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TPN is a liquid that may include vitamins, minerals, protein, carbohydrates, and fats. The TPN mixture is made to meet your special needs so your body will get the right amount of nutrients.
TPN is given through a tube put in one of your veins, usually in your chest. This is called intravenous (in-tra-VEEN-us), or IV. A pump is used to give the TPN mixture. It controls how fast the TPN goes into your vein.
A nurse or other trained health professional will give you this medicine.
You may be taught how to give your medicine at home. Make sure you understand all instructions before giving yourself an injection. Do not use more medicine or use it more often than your doctor tells you to.
Check the liquid in the IV bag before you give the TPN. If the bag has a leak or if you see solid pieces in the TPN bag, do not use it. Get a new bag of TPN and tell your health caregiver.
Use a new needle and syringe each time you inject your medicine.
You may need to add vitamins or medicine to the TPN bag before using it. Your health caregiver will show you how.
If you have any questions about your TPN treatments, call your health caregiver.
If a dose is missed:
Your TPN should be given on a regular schedule. If you miss a TPN treatment, try to use it as soon as possible.
Do not use two doses of TPN (twice your usual amount) at the same time. Do not use extra solution to make up for a missed dose.
Some kinds of TPN need to be kept in the refrigerator. Other kinds can be kept at room temperature. Ask your caregiver how you should store your TPN and for how long. Do not freeze the bags.
Throw away used needles in a hard, closed container that the needles cannot poke through. Keep this container away from children and pets.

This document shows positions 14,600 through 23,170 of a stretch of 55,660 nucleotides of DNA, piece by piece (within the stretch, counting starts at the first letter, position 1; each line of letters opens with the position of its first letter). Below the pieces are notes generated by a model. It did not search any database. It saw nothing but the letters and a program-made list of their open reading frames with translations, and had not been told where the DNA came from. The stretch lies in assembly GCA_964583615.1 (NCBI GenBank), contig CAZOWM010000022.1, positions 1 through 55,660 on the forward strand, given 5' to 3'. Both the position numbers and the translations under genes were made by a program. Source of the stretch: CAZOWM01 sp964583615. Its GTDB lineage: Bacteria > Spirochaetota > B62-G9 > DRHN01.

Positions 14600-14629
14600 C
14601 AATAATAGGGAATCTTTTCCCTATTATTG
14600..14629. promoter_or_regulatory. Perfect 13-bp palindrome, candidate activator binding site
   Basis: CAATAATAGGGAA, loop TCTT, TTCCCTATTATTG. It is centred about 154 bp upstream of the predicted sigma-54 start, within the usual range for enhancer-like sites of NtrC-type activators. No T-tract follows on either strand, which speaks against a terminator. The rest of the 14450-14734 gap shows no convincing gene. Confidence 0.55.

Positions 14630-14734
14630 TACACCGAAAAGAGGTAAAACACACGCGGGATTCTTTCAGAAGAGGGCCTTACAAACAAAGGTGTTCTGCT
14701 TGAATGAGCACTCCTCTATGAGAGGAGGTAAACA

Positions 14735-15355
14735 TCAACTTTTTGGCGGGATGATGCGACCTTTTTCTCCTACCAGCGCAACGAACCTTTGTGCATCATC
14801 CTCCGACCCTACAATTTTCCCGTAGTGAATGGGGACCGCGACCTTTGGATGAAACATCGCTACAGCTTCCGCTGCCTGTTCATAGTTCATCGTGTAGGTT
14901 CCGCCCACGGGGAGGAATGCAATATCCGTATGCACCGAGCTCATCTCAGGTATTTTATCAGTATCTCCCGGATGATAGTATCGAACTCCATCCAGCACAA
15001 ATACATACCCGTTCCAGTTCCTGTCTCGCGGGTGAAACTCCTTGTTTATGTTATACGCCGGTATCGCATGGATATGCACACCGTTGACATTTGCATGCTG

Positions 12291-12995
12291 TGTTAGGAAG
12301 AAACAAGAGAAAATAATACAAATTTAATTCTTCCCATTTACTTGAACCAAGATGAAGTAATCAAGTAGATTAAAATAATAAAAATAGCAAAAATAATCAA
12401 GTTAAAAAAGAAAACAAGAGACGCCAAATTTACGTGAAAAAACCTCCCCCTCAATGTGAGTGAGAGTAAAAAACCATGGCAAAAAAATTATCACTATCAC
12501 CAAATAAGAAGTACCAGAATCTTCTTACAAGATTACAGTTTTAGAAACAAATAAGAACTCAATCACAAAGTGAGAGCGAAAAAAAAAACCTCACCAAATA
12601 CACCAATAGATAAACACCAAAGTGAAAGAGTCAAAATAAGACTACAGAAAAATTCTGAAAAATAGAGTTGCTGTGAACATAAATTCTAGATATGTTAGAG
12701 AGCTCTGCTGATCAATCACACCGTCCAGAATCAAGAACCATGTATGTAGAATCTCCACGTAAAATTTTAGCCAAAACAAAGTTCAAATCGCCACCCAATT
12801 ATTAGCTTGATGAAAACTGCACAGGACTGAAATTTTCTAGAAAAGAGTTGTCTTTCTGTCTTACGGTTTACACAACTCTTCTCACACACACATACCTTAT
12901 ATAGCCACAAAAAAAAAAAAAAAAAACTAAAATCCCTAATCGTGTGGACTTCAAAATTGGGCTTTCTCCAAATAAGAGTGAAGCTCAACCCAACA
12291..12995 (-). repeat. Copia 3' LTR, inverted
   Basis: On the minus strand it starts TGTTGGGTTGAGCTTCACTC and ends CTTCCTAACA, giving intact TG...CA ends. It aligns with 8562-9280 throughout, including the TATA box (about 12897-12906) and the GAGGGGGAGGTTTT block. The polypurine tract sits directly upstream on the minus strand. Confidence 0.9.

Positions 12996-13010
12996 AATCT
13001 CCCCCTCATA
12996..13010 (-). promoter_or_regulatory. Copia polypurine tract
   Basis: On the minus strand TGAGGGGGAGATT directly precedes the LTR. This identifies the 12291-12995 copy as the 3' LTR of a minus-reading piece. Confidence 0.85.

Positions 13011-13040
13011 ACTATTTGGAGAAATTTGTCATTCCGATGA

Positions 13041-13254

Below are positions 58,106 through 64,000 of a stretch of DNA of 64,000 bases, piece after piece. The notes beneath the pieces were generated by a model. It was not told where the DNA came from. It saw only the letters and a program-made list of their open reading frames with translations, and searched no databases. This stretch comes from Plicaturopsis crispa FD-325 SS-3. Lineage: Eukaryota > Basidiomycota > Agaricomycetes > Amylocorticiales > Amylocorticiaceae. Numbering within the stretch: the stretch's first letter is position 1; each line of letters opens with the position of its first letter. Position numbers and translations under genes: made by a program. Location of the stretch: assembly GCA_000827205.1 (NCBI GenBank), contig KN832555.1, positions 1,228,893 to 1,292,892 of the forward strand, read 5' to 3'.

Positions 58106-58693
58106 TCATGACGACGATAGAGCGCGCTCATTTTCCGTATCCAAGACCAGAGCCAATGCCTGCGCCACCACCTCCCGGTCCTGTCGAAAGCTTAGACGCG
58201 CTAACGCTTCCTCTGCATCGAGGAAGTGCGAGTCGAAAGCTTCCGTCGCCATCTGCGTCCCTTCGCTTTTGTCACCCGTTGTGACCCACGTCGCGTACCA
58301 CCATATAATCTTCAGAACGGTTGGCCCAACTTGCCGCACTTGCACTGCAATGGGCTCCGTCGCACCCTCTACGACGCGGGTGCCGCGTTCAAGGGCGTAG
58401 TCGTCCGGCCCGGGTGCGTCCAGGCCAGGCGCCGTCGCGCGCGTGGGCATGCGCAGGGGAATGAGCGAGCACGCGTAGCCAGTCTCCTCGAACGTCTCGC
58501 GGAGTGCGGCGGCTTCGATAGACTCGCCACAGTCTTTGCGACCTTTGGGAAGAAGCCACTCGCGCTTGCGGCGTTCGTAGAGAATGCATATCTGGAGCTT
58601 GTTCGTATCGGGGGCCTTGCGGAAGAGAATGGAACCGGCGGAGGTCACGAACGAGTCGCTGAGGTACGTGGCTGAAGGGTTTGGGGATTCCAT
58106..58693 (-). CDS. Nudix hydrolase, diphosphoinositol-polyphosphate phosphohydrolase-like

Ask your pharmacist, doctor, or health caregiver about the best way to dispose of any leftover medicine, containers, and other supplies. You will also need to throw away old medicine after the expiration date has passed.
Keep all medicine away from children and never share your medicine with anyone.
Talk to your doctor before you have your treatments if you have pancreatitis (pancreas disease), high cholesterol, or blood clotting problems.
Make sure your doctor knows if you are pregnant or breastfeeding.
Change the bandages around your IV tube if they get wet, dirty, or loose. Otherwise, change them every other day, or as often as you have been taught to change them. It is important to keep this area clean to prevent infections. If the skin around your IV tube is infected, it may be red, warm, or tender. It may smell bad or you may see pus or more drainage. Call your health caregiver if you think you have an infection.
Tell your health caregiver if the IV tube is broken or leaking liquid or if you have trouble pushing liquid through the tube.
While you are getting TPN, you may need to have your blood and urine tested to make sure you are getting the right amount of nutrients.